In simple terms, the IceSave-scandal was about finance capital robbing the public. The nationality is a secondary issue, as both classes are international in nature. So, instead of prosecuting the owners of Landsbanki personally, it is the Icelandic state coffer that is the object of prosecution. It is demanded that “we” be responsible for the robbery. But it wasn’t “us” – it was finance capital. The owners and rulers of Landsbanki have far more in common with the owners and rulers of any other Western private bank than they ever have with the Icelandic public. They are of another class, the ruling class. Most Icelanders are not. Most Icelanders are natural allies of most British and Dutch: We are normal, working people who got robbed. It is not reasonable to expect some of the victims to take everything upon themselves so that some can get away – with the word “some” referring especially to the finance capitalists, of course.

When the governments – or should I say the executive committees of the ruling classes of Britain and the Netherlands present their demands to the Icelandic state, what do they confront? Resistance? No: Amazingly, resistance seems to come from everybody but the government. The ridiculous demands, that Icelandic taxpayers take responsibility for the collapse of the Landsbanki Ponzi-scheme, are unacceptable preconditions. If the government of Iceland is ready for discussions based on unacceptable preconditions, one is tempted to doubt it’s intentions. But what else can it do? Duel with finance capital?

Iceland’s government will not duel finance capital because it is designed to serve it. It is empty and meaningless words to call a government “left-wing” or talk about “building up welfare”. The course will always be set by the ruling class, which, in our class-divided society, is the capitalists. So it will be until the public takes the reins of power into it’s own hands. It is getting clearer and clearer that this is a realistic possibility. I will not say it it the only possibility, because it is, of course, also possible that Iceland will become an slave colony of finance capital for ages to come. But the triumph of popular power is the only acceptable outcome.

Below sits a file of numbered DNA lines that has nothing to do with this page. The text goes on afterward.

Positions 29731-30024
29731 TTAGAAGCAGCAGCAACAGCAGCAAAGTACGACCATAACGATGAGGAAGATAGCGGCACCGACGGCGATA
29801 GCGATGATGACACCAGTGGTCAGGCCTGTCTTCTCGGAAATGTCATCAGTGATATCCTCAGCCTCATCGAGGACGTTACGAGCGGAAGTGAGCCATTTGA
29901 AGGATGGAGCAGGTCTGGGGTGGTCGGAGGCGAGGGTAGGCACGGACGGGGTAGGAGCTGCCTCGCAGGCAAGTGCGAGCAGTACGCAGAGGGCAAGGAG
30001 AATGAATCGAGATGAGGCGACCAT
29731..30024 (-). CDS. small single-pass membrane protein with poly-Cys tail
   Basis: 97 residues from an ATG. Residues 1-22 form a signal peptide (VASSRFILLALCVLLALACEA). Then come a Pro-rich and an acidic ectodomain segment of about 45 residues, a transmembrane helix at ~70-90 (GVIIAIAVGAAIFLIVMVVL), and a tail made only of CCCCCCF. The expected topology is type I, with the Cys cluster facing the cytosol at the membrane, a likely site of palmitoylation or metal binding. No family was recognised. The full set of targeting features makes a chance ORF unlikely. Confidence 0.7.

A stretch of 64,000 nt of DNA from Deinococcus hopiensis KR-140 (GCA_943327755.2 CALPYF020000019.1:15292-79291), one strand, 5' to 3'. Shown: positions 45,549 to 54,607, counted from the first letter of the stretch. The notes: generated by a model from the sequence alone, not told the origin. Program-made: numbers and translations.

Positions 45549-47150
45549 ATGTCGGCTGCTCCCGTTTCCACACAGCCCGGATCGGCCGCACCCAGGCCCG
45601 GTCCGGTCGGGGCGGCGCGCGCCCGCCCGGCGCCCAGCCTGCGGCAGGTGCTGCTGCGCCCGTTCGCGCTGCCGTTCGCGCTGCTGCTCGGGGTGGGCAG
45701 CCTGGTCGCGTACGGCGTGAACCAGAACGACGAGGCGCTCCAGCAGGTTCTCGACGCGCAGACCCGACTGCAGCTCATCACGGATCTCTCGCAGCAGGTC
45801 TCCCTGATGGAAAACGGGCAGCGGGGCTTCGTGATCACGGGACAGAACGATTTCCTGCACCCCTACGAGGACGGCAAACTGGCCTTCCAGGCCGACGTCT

The proletariate and the bourgeoisie in modern-day Iceland appear primarily as debtors and creditors. Their interests, even the conditions for their very existence, are in diametric opposition to each other. Either will have to give way. Finance capital will surely not give way without a fight. But what about the public? Well, in a national referendum last Saturday (March 6th), over 90% voted against one version of a “deal” on IceSave. That could be a clue.

Source: - Hugleiðingar um IceSave og stéttabaráttuna

Original article published on March 5, 2010

About the author

Vésteinn Valgarðsson is a guest author at Tlaxcala, the international network of translators for linguistic diversity. This article may be reprinted as long as the content remains unaltered, and the source and author are cited.